Radio Names

Donna Halper
Thu Aug 21 10:49:03 EDT 2014

On 8/21/2014 9:53 AM, Paul B. Walker, Jr. wrote:
> People seem to assume radio folks use fake names.. but I tell them, "Yes,
> Paul Walker is my real name.  If I was going to use a fake name, I'd pick
> something better then Paul Walker.
I think there's been a shift on the use of "real names" versus radio 
names.  These days, I notice a number of announcers using their real 
name, although some might still pick a "radio name"-- especially if 
their actual name is long or difficult for the average person to 
pronounce.  But that was not the case during much of radio's history.  
Way back in the mid-1920s, the late great John Shepard 3rd of WNAC 
(today WRKO) came up with the concept of "house names"-- the announcer 
may have left, but the name lived on for the next announcer to use. So, 
his first women's show was done by "Jean Sargent," and when the original 
hostess of that show left, the next woman to host the show was also 
"Jean Sargent."  During the album-rock era, many female announcers 
(myself included) were told to just use our first name, and we were also 
told to sound "sexy."  But back to the changing of names: during the 
top-40 era, house names were everywhere-- there were a plethora of 
overnight disc jockeys with the house name "Johnny Dark" and I can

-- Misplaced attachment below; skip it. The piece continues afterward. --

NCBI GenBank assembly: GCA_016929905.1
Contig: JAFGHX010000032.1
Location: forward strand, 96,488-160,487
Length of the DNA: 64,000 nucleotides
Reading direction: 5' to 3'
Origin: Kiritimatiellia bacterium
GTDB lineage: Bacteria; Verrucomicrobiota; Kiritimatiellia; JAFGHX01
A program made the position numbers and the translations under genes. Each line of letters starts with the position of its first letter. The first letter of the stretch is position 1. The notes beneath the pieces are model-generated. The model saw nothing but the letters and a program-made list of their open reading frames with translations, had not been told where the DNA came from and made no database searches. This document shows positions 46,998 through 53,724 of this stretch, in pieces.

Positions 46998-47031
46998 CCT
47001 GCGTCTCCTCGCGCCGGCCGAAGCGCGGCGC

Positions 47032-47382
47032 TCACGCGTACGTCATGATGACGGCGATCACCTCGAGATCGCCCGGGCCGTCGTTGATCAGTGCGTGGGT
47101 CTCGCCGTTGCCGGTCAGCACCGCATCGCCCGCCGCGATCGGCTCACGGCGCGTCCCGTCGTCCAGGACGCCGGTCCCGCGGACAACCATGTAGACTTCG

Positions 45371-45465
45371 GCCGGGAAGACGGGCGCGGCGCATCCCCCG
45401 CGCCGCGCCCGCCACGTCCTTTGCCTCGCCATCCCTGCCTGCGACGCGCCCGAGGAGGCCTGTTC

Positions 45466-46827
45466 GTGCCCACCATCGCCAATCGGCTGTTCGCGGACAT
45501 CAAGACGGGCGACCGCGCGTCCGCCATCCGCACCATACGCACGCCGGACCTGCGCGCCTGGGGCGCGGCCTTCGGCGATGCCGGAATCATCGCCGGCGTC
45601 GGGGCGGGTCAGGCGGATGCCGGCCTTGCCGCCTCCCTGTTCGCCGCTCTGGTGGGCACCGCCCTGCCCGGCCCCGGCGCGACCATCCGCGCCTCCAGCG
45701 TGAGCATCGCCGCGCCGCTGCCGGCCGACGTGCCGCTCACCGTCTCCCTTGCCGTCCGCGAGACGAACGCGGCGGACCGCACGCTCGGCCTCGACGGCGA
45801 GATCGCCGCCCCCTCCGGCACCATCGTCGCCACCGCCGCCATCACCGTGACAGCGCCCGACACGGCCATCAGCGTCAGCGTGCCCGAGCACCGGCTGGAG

recall several stations that had a Dan Donovan.  Amusingly, even when 
the real name could have been perfect, some station PDs or consultants 
insisted you had to change it:  Frank Kingston Smith had a wonderful 
radio name (and that's his real name), yet he was told to become "Bobby 
Mitchell" when he was a top-40 jock for WRKO.   It was also a custom for 
announcers to have names that did not sound ethnic, a concept also used 
in the movies for many years-- Jack Benny (Benjamin Kubelsky) and Eddie 
Cantor (Edward Itskowitz) were among the many who chose names that hid 
the fact they were Jewish.  It was a time when anti-Semitism was still 
part of the popular culture, so Jewish radio announcers were just about 
always told to change to something that sounded vaguely anglo-saxon-- 
hence "Bob Clayton."  The one exception I can recall was my cultural 
hero Arnie Ginsburg.

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